Due to its silly-sounding title and PG-rating, I’ve always dismissed The Cars That Ate Paris (1974) as a frivolous movie not worth considering, something like a cross between the family-oriented The Fish that Saved Pittsburgh (1979) and a one-joke cheapie like Attack of the Killer Tomatoes (1978). That it was the feature debut of Peter Weir, who became, over the next decade, the accomplished director of contemplative movies such as Picnic at Hanging Rock (1975), Gallipoli (1981), and Witness (1985), probably should’ve caused me to take it more seriously. It is, it turns out, a compellingly strange entry in Ozploitation’s fixation on Australian do-it-yourself car culture, and one that, like Picnic at Hanging Rock, creates an elusive sense of mystery by resisting easy explanation.
In depressed rural New South Wales, an automobile wreck takes the life of one of a pair of itinerant worker brothers, leaving the survivor, Arthur (Terry Camilleri), convalescing in the strange little village of Paris, where the citizens have a bizarre relationship with cars and road accidents. The Cars That Ate Paris may sound like an obvious high-concept sci-fi horror gimmick, but Weir and co-writers Keith Gow and Piers Davies take the least obvious road. While there are suggestions of supernatural phenomena at work in Paris, class conflict seems to be a more propulsive driver of the town’s peculiar malaise. Weir also seems concerned with the political and economic exploitation of tragedy, and hints at an unholy human obsession with commercialism and destruction, as well as a kind of cannibalistic desire to re-engineer anything at hand, human or mechanical — but he never veers into explicit messaging, smartly frustrating any sense of resolution or satisfaction. Weir isn't proposing a contrived conflict to be solved in the final act, but merely exposing a world and its wreckage. The ease with which Weir lets so many alluring and conflicting threads dangle in the breeze creates an uneasy sense of uncertainty and surrender. By extrapolating from the fictional name of the town (and some other perhaps unintentional clues), one can even stretch to read-in hints of France’s Vichy government weakly and opportunistically colluding with malevolent forces that they do not fully understand and cannot control. This openness to interpretation is one of the most beguiling features of a movie that is, otherwise, pleasingly wry and unassumingly quirky.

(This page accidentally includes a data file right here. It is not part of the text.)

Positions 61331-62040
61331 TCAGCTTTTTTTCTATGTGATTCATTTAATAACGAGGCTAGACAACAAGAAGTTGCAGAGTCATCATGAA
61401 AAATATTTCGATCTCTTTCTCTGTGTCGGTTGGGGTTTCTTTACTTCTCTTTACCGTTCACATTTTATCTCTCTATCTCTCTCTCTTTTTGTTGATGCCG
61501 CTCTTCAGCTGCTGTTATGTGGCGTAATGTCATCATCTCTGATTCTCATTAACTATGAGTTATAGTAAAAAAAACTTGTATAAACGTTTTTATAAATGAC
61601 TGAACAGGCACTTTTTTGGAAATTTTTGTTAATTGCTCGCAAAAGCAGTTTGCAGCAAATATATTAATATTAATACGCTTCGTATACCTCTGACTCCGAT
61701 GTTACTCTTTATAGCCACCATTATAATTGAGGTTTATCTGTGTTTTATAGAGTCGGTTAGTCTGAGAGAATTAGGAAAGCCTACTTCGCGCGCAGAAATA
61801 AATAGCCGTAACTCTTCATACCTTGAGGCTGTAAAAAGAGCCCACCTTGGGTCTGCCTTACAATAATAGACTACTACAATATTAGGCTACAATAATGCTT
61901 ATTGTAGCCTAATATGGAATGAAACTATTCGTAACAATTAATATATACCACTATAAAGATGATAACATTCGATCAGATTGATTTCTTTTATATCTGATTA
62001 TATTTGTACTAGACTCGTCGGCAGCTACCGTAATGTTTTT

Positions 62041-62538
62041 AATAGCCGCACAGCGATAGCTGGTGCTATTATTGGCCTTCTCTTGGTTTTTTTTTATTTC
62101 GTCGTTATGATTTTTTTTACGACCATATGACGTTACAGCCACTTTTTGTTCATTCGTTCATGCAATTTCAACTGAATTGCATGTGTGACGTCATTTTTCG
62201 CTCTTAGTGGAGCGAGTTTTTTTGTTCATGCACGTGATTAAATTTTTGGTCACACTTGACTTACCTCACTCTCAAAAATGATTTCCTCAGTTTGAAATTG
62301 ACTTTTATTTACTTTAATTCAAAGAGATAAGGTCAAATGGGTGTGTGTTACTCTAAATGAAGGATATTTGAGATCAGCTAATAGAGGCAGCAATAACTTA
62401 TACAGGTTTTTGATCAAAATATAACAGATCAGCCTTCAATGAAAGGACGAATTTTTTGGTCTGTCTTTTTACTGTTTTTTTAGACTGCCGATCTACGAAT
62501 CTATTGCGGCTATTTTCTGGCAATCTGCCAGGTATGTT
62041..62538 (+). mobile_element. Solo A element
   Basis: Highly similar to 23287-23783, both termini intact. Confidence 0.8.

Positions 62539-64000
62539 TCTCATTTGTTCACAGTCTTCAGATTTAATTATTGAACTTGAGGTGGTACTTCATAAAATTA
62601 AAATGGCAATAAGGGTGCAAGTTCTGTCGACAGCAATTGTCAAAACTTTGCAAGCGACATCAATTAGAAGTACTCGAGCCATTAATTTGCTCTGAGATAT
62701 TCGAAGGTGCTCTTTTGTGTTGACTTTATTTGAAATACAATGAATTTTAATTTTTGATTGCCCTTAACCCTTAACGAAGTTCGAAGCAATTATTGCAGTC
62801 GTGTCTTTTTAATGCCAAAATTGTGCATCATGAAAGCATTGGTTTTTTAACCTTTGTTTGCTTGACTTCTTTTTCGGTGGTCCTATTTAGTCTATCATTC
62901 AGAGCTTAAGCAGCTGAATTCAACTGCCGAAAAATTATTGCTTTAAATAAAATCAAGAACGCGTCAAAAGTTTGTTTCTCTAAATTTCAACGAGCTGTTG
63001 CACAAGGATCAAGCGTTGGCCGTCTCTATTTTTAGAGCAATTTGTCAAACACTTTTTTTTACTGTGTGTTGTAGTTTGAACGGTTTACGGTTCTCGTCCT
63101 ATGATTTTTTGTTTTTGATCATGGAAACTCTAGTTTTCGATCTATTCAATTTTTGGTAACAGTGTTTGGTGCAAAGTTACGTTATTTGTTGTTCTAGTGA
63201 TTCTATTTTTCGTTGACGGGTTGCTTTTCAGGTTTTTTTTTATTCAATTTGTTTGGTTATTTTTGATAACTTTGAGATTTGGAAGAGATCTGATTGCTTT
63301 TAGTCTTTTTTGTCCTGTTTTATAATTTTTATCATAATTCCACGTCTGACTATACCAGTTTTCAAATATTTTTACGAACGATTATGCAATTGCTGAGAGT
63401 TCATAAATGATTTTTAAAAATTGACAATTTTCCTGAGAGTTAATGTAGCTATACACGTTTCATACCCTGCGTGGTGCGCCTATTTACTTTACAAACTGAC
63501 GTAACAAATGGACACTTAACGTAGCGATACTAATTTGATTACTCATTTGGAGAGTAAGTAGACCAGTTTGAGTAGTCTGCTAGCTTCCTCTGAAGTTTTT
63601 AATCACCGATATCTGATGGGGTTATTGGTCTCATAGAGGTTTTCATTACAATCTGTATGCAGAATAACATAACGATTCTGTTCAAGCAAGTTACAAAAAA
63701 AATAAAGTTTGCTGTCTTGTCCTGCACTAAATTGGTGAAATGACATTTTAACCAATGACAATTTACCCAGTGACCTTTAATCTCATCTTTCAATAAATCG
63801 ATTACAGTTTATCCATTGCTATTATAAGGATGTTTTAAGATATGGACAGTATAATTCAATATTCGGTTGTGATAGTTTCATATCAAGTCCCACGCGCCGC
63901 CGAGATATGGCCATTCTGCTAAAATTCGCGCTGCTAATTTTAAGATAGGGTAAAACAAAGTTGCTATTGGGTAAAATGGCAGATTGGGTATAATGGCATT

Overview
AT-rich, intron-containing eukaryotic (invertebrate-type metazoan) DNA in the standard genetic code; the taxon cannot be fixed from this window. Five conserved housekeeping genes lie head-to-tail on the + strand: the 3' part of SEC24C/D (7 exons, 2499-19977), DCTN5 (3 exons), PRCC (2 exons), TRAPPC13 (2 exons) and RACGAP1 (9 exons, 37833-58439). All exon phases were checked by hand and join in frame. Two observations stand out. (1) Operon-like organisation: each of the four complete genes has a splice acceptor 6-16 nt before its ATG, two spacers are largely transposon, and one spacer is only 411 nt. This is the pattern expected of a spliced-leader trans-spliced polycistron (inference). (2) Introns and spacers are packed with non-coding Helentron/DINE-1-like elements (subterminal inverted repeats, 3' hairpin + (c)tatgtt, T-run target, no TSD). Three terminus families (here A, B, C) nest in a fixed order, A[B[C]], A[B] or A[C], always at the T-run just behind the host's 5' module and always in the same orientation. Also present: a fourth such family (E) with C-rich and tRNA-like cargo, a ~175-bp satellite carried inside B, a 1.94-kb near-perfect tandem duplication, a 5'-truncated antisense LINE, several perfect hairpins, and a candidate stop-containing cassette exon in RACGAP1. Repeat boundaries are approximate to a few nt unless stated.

The Cars That Ate Paris is aesthetically assured, despite its meager means, beginning with a grippingly arch opening sequence that parodies the glib glamour of lifestyle advertising. Weir is a terrific framer of unsettling shots and, along with cinematographer John McLean, gets the most out of limited resources and the seemingly never-ending cinematic gift of Australia's natural desolation. The makeshift production design, which includes the spike-covered Volkswagon Bug that dominates the movie’s marketing, ably evokes the ramshackle and impoverished but ingenious gear-head ethic of the culture's car fetish as well as does George Miller’s iconic 1979 thriller Mad Max.